Experimental Investigation of the Influence of the Bond Conditions on the Shear Bond Strength between Steel and Self-Compacting Concrete Using Push-Out Tests
Steel-concrete joints are often provided with welded shear studs. However, stress concentrations are induced in the structure due to the welding. Moreover, a reduction in toughness and ductility of the steel and a decreased fatigue endurance of the construction is observed. In this paper the shear bond strength between steel and ultra-high performance concrete (UHPC) without mechanical shear connectors is evaluated through push-out tests. The test samples consist of two sandblasted steel plates with a thickness of 10 mm and a concrete core. The connection between steel and concrete is obtained by a 2-component epoxy resin. Test samples with a smooth adhesive layer are compared with those with an epoxy layer, which is applied with a toothed paddle and/or gritted with small aggregates. In this research, specimens prepared with river gravel, crushed stone, and steel grit are compared and also two different epoxy resins are used. During the tests, the ultimate shear force is recorded as well as the slip between steel and concrete. All test specimens exhibited a concrete-adhesive or concrete failure. Furthermore, test results show that the use of a more fluid epoxy resin improves the anchorage of the gritted aggregates in the adhesive layer, resulting in higher shear bond stresses. No significant difference is found between specimens, gritted with river gravel or crushed stone. Applying the adhesive layer with the toothed paddle in horizontal direction slightly improves the bond behaviour. Finally, the experimental results of the test members with a smooth epoxy layer without gritted aggregates, provide test data for a fracture mechanics approach, which uses a 2D numerical model of the test specimen, composed of steel, epoxy resin, and concrete.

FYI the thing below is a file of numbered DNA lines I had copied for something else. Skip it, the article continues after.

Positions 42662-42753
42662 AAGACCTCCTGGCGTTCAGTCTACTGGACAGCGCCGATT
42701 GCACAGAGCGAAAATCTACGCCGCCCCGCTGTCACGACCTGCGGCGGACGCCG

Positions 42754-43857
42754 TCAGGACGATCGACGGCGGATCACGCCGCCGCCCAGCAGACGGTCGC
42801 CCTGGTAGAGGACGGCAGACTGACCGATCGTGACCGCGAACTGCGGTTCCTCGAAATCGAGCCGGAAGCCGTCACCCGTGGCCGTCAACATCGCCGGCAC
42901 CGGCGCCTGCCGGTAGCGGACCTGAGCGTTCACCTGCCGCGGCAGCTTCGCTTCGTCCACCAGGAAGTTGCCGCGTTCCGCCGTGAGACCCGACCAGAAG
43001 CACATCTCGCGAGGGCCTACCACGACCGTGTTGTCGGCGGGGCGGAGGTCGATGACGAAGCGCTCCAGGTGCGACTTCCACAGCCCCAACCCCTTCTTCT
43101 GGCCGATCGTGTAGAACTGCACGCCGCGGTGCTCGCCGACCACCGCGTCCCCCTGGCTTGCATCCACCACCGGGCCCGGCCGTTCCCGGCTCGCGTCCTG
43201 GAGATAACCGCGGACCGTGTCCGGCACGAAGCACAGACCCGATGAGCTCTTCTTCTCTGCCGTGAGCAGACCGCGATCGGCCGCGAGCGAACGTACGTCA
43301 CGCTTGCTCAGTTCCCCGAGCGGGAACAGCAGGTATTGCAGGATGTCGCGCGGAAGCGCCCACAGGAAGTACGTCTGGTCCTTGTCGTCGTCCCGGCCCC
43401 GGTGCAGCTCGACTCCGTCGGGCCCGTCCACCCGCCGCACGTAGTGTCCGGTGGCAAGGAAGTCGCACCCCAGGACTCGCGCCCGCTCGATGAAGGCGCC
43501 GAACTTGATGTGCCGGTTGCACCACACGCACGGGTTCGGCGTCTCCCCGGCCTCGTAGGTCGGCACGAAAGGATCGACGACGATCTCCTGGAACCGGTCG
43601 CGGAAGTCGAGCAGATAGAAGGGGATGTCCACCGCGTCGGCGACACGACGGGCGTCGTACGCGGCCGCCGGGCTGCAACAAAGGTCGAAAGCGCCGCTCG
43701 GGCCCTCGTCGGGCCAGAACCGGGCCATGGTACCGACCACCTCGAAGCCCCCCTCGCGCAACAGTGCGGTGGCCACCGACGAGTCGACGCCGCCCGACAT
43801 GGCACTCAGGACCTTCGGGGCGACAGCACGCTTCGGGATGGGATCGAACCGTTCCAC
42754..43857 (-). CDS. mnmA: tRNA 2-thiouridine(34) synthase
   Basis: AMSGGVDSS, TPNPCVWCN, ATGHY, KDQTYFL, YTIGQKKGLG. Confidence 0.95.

Li Qingfen, Li Yulong and M.H. Aliabadi
P. Helincks et al., "Experimental Investigation of the Influence of the Bond Conditions on the Shear Bond Strength between Steel and Self-Compacting Concrete Using Push-Out Tests", Key Engineering Materials, Vols. 525-526, pp. 205-208, 2013